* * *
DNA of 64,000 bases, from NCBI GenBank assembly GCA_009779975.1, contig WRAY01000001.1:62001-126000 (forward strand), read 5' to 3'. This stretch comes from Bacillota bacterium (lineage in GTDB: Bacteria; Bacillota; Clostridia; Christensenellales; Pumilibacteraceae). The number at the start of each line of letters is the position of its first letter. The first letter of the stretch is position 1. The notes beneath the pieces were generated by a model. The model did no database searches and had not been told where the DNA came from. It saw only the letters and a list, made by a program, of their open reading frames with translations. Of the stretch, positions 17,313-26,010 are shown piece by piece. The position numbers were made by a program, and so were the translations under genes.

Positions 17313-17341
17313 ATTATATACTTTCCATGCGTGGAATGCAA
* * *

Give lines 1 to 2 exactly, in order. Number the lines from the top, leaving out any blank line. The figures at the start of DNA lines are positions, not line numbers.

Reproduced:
DNA of 64,000 bases, from NCBI GenBank assembly GCA_009779975.1, contig WRAY01000001.1:62001-126000 (forward strand), read 5' to 3'. This stretch comes from Bacillota bacterium (lineage in GTDB: Bacteria; Bacillota; Clostridia; Christensenellales; Pumilibacteraceae). The number at the start of each line of letters is the position of its first letter. The first letter of the stretch is position 1. The notes beneath the pieces were generated by a model. The model did no database searches and had not been told where the DNA came from. It saw only the letters and a list, made by a program, of their open reading frames with translations. Of the stretch, positions 17,313-26,010 are shown piece by piece. The position numbers were made by a program, and so were the translations under genes.

Positions 17313-17341